Wesley So won the rapid portion of Paris Grand Chess Tour after drawing all his games today. However, unlike in Leuven where he had a three-point lead over the field going into the blitz, he only has a one-point lead now, thus putting himself in a more vulnerable position. Sergey Karjakin and Hikaru Nakamura are now tied for second place and are only one win away from catching the leader. There were several notable performances which shook up the standings. Maxime Vachier-Lagrave scored 2.5/3 and is now tied for fourth place and three points behind So. So’s countryman Fabiano Caruana who has been struggling both in Leuven and Paris also had an excellent showing today with 2.5/3 and finds himself four points behind the leader. The weekend of blitz promises to bring a lot of excitement!
Standings after round 9. In the rapid a win is worth 2 points, a draw is 1 point and a loss is 0
There were no changes in the standings at the top as they all drew their games whereas the two bottom finishers started to slowly move up. Fabiano Caruana blitzed out his excellent preparation against Vladimir Kramnik and after the opening had just as much time left on his clock as he did at the beginning of the game. There was one moment in the game where Caruana blundered allowing his opponent to completely turn the tables. Alas, the former World Champion missed his chance and went on to lose the game. Maxime Vachier-Lagrave did not hide his intentions of going after his opponent’s throat. He launched an attack against Shakriyar Mamedyarov’s king starting on move seven and won the game twenty five moves later when the Azeri grandmaster succumbed to the pressure.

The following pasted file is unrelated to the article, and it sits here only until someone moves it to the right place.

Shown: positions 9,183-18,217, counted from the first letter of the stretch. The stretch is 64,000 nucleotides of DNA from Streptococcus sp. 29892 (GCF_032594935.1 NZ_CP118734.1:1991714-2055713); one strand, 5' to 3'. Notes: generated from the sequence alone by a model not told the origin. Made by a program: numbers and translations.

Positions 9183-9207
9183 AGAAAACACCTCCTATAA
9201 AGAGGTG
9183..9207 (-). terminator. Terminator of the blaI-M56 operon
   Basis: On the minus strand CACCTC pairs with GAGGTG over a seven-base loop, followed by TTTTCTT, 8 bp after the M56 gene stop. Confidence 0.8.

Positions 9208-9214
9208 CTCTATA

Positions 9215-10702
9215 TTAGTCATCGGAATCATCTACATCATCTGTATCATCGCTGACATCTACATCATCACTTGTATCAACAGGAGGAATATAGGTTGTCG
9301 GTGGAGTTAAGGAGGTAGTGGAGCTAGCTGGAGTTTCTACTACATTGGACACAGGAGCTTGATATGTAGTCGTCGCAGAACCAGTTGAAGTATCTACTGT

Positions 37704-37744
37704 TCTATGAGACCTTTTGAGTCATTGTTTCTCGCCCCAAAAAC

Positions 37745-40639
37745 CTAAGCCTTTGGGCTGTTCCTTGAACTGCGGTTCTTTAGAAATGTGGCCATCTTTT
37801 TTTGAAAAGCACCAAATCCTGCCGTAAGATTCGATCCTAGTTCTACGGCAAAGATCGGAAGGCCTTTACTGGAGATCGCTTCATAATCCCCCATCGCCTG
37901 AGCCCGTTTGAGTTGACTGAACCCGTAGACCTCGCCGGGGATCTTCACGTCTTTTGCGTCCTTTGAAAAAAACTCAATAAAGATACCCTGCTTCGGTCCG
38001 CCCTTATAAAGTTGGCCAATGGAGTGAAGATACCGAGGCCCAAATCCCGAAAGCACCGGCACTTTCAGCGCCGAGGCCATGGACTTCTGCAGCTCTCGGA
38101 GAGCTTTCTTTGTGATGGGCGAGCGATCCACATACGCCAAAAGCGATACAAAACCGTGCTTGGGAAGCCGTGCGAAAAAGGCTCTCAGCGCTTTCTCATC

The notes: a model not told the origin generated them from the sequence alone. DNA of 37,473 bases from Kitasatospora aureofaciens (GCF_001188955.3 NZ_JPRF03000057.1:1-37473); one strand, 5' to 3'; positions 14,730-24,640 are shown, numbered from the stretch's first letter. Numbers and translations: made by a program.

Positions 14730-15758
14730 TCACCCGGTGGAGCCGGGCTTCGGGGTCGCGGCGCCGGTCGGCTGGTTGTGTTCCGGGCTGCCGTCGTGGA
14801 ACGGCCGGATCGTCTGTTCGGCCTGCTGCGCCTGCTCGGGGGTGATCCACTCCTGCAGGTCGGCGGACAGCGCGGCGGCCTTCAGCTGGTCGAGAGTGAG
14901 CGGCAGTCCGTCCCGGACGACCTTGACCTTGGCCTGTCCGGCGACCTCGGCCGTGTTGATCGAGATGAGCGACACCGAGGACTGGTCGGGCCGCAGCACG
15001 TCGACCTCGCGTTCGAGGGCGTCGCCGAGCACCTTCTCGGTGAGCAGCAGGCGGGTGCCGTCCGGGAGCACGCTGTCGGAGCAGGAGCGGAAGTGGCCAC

Fabiano Caruana had a good reason to smile today
Wesley So maintained his lead by drawing his closest rival, Sergey Karjakin. His other rival, Levon Aronian, lost to Fabiano Caruana, who seemed to have finally found his form by that point. After winning a pawn, the American showed flawless technique to bring the full point home. Viswanathan Anand and Hikaru Nakamura played a truly epic battle where they both ran their kings to the opposite side of the board. The topsy turvy battle eventually ended in Nakamura’s favor. Shakriyar Mamedyarov recovered from his loss with a win over Alexander Grischuk while Vladimir Kramnik and Maxime Vachier-Lagrave drew their game.
Four-time US Champion Hikaru Nakamura
The draw against Viswanathan Anand who suffered a heartbreaking loss the round before was enough for Wesley So to secure his first-place ranking. Hikaru Nakamura and Sergey Karjakin drew Shakriyar Mamedyarov and Fabiano Caruana, respectively, thus staying a point behind the leader. Levon Aronian suffered his second loss in a row, helping his opponent Maxime Vachier-Lagrave improve his position in the standings significantly. The only other decisive game was between Alexander Grischuk and Vladimir Kramnik, which was determined in the time scramble. The players kept blundering the game away, until Grischuk made the final mistake and was forced to resign.
Local hero Maxime Vachier-Lagrave
All information is available on GrandChessTour.org. Live commentary by GM Yasser Seirawan, IM Jovanka Houska, and GM Alejandro Ramirez. As last year, GM Maurice Ashley will be on-site in Paris to interview players and will be joined by GM Romain Edouard. The English broadcast will be joined by the Russian commentary team of GM Evgenij Miroshnichenko and GM Yaroslav Zherebukh and French team of Astrid Bard (Canal+ Anchor), IM Jean-Baptist Mullon, GM Yannick Pelletier and IM Almira Skripchenko. Watch live.
Photo credits: Grand Chess Tour / Lennart Ootes & Spectrum Studios